Added benefits of working out in a fasted state.

* Nutrition Routine. When you exercise in a fasted state, your body develops an enhanced adaptation method to use food effectively for fuel at different time of the day. It constantly works towards an equilibrium of energy input and output over a 24-hour period. This balances out in the bid to ensure that nutrients are distributed efficiently and minimize the accumulation of body fat.

* Fat Oxidation. Fat oxidation is when the cells burn fat to create energy resources for the body. Sport scientific studies have shown that when you exercise, your body mobilises and burns more fat when your insulin is at a baseline level (normally when the digestive process is complete). This study was carried out in comparison to when insulin levels are elevated, which usually occurs when we eat and even up to 3 or 4 hrs after eating.

* Lean Abs. Stomach fat is one of the most stubborn areas when it comes to losing fat. This is due to the fact that this area is the first port of storage particularly for sugar and is embedded into the organs around the stomach region. When you exercise in a fasted state, your blood flow into the abdominal area is increased and your body slowly converts these fats into glucose which is used up as fuel.

* Increased Energy. A lot of my clients complain about feeling sluggish and heavy when they exercise after eating. A full stomach can be off-putting and is even known to trigger your gag reflex especially when you feel the food bouncing around in your tummy. I always advise that if you have to eat before working out, have a banana or an apple for a quick energy boost.

* Body Detox. When you work out in a fasted state, particularly in the morning, your body gets a cue to flush out any lingering toxins through sweat and urine. Even general body maintenance functions are elevated for detoxification due to the blood pumping around the body, cleansing foreign substances along the way. This is why our urine is usually a darker colour first thing in the morning.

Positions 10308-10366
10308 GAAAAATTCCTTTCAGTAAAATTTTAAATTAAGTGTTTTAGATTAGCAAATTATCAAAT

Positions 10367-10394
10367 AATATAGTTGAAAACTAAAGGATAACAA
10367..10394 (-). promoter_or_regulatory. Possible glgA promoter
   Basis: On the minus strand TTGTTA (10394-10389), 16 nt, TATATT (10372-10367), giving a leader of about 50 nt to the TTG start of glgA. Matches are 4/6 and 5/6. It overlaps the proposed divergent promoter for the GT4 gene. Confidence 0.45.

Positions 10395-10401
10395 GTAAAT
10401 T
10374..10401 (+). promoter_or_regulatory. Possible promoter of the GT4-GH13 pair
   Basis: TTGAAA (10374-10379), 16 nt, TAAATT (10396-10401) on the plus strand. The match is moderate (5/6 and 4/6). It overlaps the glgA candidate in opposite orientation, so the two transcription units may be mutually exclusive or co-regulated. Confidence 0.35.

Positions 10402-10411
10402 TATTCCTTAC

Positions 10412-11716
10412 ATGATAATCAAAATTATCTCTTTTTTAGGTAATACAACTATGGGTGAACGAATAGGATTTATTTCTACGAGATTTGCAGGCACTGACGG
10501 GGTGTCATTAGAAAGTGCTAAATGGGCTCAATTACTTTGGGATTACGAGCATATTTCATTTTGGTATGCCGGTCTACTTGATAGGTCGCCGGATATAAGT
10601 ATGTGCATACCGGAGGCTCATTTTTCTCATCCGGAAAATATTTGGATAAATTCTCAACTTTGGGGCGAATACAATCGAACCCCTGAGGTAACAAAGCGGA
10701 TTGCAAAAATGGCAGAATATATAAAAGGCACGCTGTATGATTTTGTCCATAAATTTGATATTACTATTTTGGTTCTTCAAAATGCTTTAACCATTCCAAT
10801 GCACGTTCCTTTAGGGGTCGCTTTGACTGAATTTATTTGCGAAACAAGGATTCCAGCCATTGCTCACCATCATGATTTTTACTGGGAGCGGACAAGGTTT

* Boost HGH. Working on an empty stomach surprisingly increases the production of human growth hormone, which is necessary for building muscles. Some powerlifters and bodybuilders are known to train in a fasted state to reap the benefits of natural HGH.

* Increased Endurance. Running on empty can make your body perform better when it comes to conserving energy. So, when your body trains itself to optimise performance without food, it would get better at performing when you do eat. Many athletes adopt this technique to increase all-round fitness and specifically when preparing for competitions.

In conclusion, there really is no right or wrong when it comes to exercise or whether it’s better to exercise fasted or not. The bottom line is, you will reap the benefits either way and everyone’s body is uniquely different which is why it is so important for you to experiment and see what fits in with your routine and lifestyle – As long as you always endeavour to lead an active and healthy lifestyle. One final note, if you do choose to try fasted exercise, make sure you don’t burn out with long sessions, a 30 min HIIT workout is perfectly effective.

Stay strong, warriors.